Removing OR section[edit]

Ever since I have reverted the mutualist and the geolibertarian links, User:Libertatia has reverted the mutualist link back. However, Libertatia re-added the "geolibertarian" link on the see also section. Libertatia's re-addition of "geolibertarianism" also violates the WP:NPOV policies. No sources state "geolibertarianism" as a form of market anarchism, thus suggesting Libertaria's contribution as WP:OR. Even the geolibertarianism article itself has original research as lacks sources. To resolve Libertia's POV-pushing, I will remove the "geolibertarianism" link that he added. (talk) 17:18, 3 April 2009 (UTC)

Need to archive[edit]

First, the merge discussion (which I myself accidentally go into) - as well as the redirect one - are very old. So is everything else but the last topic. So we need to archive the talk so people can focus on current issues. Hearing no rational dissent, will so so soon. CarolMooreDC (talk) 00:40, 12 November 2010 (UTC)

How's this? —Tamfang (talk) 05:25, 12 November 2010 (UTC)
Thanks. Will wait for it to kick in. CarolMooreDC (talk) 03:19, 13 November 2010 (UTC)
Now we need an archive directory box. I was uncertain about the syntax to set that up. —Tamfang (talk) 07:43, 13 November 2010 (UTC)
The configs did split per month that did cause 1-2 threads per archive. I reverted it and re-implemented the auto-archiving with more usual parameters. --Kslotte (talk) 10:35, 13 November 2010 (UTC)
I decided to do everything manually, it is overkill to have auto-archiving when this talk page isn't active. No thread expect this one exist during this year. --Kslotte (talk) 10:42, 13 November 2010 (UTC)

Redirect to anarcho-capitalism[edit]

This article is basically a smaller version of the article "anarchocapitalism". I don´t even see something that could be taken from here that is not already being said there. It even says "The term describes the type of anarchy proposed by anarcho-capitalism and the philosophies that prefigurated it.[1]" so as to make it really pointless for it to be a different article. On the introduction of the article "anarchocapitalism", it should simply say that "free market anarchism" is another way of saying "anarchocapitalism" --Eduen (talk) 05:45, 16 December 2010 (UTC)

First, this idea already discussed and opposed here. I oppose merge or redirect. Some of material here preceeds the more recent creation of anarcho-capitalism. Also, you have to put the tag on top of the anarcho-capitalism article. Also contact the originator to see their reasons for creating the article. I don't see harm in two separate articles. CarolMooreDC (talk) 14:51, 16 December 2010 (UTC)

The "material" here is the same as the article "anarchocapitalism". It doesn´t matter which article was written first, the theorists, influences and "originators" of both "anarchocapitalism" and "free market anarchism" are the same ones as anyone can check in both articles, Rothbard, De molinari, USA "Boston anarchists". The content of both positions also are the same as has been said before and can be checked by anyone so no one can say that "both ideologies are just similar but came from different sources". If you can point out a single thing that is different here from "anarchocapitalism" maybe we could start a discussion but I really don´t see anything different except the title. As anyone can go and check WP:MERGE this article is a clear case in which there exists "unnecessary duplication of content, significant overlap with the topic of another page, and minimal content that could be covered in or requires the context of a page on a broader topic". What I propose is redirection to the bigger, more detailed article.--Eduen (talk) 00:36, 20 December 2010 (UTC)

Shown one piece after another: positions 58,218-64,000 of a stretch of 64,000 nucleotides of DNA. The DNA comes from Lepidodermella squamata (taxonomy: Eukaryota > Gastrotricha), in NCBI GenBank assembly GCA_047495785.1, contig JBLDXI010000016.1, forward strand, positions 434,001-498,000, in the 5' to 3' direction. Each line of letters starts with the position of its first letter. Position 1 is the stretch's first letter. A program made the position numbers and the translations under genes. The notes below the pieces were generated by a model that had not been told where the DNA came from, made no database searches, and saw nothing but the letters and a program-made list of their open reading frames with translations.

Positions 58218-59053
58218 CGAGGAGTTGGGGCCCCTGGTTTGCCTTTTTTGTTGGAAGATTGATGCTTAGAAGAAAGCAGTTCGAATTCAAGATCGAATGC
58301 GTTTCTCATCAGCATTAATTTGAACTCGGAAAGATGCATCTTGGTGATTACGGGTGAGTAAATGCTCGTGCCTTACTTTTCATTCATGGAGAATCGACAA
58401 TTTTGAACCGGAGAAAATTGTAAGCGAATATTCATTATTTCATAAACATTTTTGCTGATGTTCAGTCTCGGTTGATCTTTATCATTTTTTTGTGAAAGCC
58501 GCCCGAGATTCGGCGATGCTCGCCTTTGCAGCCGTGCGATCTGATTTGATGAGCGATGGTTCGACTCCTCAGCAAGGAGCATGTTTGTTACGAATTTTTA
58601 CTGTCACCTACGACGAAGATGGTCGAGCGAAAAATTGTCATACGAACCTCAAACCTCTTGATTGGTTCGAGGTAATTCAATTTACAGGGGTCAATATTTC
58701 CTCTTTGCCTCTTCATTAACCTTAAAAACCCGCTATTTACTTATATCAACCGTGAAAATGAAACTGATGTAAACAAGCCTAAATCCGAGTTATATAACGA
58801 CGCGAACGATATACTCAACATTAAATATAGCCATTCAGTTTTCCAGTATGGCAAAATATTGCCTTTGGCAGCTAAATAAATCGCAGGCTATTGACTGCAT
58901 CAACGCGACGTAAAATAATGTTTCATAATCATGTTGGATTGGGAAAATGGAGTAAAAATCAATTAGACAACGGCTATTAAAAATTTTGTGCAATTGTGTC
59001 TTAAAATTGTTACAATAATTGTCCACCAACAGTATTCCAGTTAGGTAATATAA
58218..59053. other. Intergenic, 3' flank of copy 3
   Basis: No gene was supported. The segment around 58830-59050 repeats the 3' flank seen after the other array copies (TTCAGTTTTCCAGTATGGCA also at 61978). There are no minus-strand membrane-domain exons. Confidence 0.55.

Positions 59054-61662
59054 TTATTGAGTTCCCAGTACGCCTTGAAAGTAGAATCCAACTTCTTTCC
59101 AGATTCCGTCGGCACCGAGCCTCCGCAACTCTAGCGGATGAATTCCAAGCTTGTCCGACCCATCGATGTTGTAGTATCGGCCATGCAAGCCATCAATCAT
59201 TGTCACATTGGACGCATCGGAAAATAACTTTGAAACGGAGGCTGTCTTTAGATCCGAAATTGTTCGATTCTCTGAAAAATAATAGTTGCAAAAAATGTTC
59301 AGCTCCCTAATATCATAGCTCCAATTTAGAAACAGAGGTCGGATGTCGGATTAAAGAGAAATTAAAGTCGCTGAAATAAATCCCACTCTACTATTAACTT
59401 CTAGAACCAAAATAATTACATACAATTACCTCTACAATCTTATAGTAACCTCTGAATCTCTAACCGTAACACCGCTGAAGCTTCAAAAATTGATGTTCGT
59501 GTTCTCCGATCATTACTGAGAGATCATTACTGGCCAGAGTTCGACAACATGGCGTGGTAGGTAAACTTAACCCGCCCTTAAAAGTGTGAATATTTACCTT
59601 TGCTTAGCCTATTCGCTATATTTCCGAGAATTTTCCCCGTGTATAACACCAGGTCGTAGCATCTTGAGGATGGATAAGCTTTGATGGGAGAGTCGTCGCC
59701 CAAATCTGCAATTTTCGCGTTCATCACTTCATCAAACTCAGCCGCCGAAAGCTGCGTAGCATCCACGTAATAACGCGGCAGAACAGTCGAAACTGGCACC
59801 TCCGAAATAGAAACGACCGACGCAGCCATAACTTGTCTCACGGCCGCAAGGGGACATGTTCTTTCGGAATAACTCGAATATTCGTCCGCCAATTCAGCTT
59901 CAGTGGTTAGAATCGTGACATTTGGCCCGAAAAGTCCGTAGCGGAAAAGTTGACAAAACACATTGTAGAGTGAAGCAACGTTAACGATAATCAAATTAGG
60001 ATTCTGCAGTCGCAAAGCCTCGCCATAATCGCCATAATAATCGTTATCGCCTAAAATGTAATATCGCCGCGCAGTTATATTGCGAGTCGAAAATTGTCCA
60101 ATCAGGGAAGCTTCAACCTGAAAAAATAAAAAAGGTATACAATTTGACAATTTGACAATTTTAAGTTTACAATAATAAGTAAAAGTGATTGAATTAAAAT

Since you still haven't put a merge template on the other article, or a note about a redirect, I did. Plus asked -- why not merge anarcho-capitalism into free market? Free market is the broader category, isn't it? Capitalism can be statist or capitalist, but a free market is a free market. And do you intend to make sure that no good information and sources used here are lost? I'm not going to go through every ref and see if it uses phrase "free market anarchism" but assume you will in your merging efforts and the final article will clearly delineate which sources call which thinkers either or both phrases and not just create and article about anarcho-capitalism, which would be offensive to those academics and activists who use the phrase free market anarchism. CarolMooreDC (talk) 13:54, 20 December 2010 (UTC)
I agree that if we must choose one title or the other this one is preferable. —Tamfang (talk) 19:21, 20 December 2010 (UTC)
Happily, we do NOT have to choose one or the other and should just leave the two articles as they are to get the different flavors of libertarianism. CarolMooreDC (talk) 23:33, 20 December 2010 (UTC)

This might be something similar to "libertarian communism" and "anarcho-communism". 2 different ways for saying the same thing and in all wikipedias both are one article and if one writes "libertarian communism" one gets the anarcho-communism article. As i check the "anarcho-capitalism" article, it even begins this way: "also known as “libertarian anarchy” or “market anarchism” or “free market anarchism”. So as there are not separate "libertarian communism" and "anarcho-communism" articles, there shouldn´t be separate "free market anarchism" and "anarchocapitalism" articles. They are not "different flavours" really.--Eduen (talk) 02:21, 22 December 2010 (UTC)

So far we have three opinions: 1) redirect; 2) make anarcho-capitalism subset of this; 3) keep both OR make anarcho-capitalism subset of this. Not a consensus. CarolMooreDC (talk) 04:43, 22 December 2010 (UTC)